We need advocates with people in “spiritual authority” positions – most of us have been hurt enough by someone in spiritual authority that we do not willingly open ourselves up to close contact with them. We need a place within in the community that we can call our own, and we need people who will reach out and let us know that such a place exists. Most likely we won’t believe you… we have become cynical and untrusting… but we might surprise even ourselves and show up some time. And if we are loved there – if our entire family is welcomed – if people smile at us and comment on the loveliness of our children’s eyes – if no one flinches at an excited yell in a pregnant moment – if no one turns and stares at us like we are aliens instead of humans… if we are loved… then we will tell our friends. And they will tell their friends… and we will all get to know the love of Christ in Truth — we will all know what it is to belong.
There’s a lot more that can be said on this subject. These few paragraphs are purely the work of sitting down, typing, and seeing what comes out – there has been no pre-planned outline, there’s been no rhyme or reason… this is all just “heart-talk” – and it’s limited. I’m just me – just Little Nonna – frustrated with the many years I’ve tried to find a place my boys can belong in the Life of the Church. They are loved now, they are accepted as they are, they are respected and appreciated for who they are now — but it’s been a long journey to get here, and most families just don’t bother with the struggle. There are so many other things to struggle over in this life, it’s easy for families to just decide that this particular struggle isn’t worth the pain. Lord have mercy on us all… may the day come when we all know what it is to belong.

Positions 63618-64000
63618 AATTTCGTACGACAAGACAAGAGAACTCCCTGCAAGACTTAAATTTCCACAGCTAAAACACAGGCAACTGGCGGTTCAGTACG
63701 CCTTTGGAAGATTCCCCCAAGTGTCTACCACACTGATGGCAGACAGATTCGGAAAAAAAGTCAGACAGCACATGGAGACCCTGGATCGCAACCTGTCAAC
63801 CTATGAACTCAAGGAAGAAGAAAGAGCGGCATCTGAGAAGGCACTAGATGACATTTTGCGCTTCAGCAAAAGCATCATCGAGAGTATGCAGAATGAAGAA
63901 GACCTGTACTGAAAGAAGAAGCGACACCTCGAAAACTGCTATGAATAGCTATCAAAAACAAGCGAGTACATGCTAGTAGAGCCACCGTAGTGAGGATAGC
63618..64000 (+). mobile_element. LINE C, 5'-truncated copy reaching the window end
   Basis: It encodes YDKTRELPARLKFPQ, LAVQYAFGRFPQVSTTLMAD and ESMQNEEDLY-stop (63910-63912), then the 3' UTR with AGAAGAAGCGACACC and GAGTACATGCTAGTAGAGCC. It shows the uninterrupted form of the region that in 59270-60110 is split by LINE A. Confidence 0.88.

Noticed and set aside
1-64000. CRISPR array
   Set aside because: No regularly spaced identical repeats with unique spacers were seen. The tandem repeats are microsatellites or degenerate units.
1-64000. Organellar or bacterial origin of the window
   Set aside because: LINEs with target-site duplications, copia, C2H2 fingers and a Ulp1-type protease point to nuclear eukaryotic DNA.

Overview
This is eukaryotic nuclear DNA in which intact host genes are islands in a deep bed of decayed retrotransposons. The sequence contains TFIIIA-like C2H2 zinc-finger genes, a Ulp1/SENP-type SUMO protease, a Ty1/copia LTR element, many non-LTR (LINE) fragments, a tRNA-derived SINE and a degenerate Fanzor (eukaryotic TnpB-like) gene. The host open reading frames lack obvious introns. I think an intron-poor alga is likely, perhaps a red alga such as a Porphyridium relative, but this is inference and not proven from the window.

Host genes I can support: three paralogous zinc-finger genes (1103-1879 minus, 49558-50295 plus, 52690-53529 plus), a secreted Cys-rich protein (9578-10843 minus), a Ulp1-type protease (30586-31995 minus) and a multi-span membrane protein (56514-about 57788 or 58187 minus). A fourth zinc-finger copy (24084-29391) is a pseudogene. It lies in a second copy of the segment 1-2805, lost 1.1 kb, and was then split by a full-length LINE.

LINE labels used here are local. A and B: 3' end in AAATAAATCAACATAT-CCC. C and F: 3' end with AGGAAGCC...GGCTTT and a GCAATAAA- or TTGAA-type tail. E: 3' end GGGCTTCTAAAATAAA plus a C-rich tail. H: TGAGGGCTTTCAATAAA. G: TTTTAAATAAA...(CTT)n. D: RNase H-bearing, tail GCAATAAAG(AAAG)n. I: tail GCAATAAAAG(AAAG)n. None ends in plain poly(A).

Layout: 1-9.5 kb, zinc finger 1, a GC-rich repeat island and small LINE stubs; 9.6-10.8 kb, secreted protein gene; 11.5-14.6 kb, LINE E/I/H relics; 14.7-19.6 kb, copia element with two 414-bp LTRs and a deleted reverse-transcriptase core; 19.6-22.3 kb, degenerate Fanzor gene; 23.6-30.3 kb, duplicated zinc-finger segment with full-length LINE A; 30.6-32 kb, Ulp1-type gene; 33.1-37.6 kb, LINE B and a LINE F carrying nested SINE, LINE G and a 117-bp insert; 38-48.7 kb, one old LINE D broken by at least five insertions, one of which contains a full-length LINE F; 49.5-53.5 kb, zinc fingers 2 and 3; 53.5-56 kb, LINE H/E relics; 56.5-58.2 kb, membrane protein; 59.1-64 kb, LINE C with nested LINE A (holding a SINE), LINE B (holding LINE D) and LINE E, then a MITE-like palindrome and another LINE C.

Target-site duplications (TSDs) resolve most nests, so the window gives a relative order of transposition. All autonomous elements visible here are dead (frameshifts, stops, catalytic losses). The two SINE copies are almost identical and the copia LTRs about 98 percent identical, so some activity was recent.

Continuing to Remember the Mercies of God:
1731… freshly baked bread – the house smells wonderful
1732… sitting on the porch in the sunshine
1733… the smell of newly growing grass
1743… green, green – everywhere green!
1744… upcoming Chrismations and Baptisms! :)
1745… pajama days
1746… reading aloud to The Philosopher before bed
1747… The Professor up and ready to go for every service we let him go to :)
1748… Facebook community
1749… “date-walks” with my Mister
1750… late night laughter
P.S. The photo at the top of this post is of The Professor and The Philosopher when they were 7 and 4 — where has the time gone?!
Glory to God for all things…
Lord, have mercy…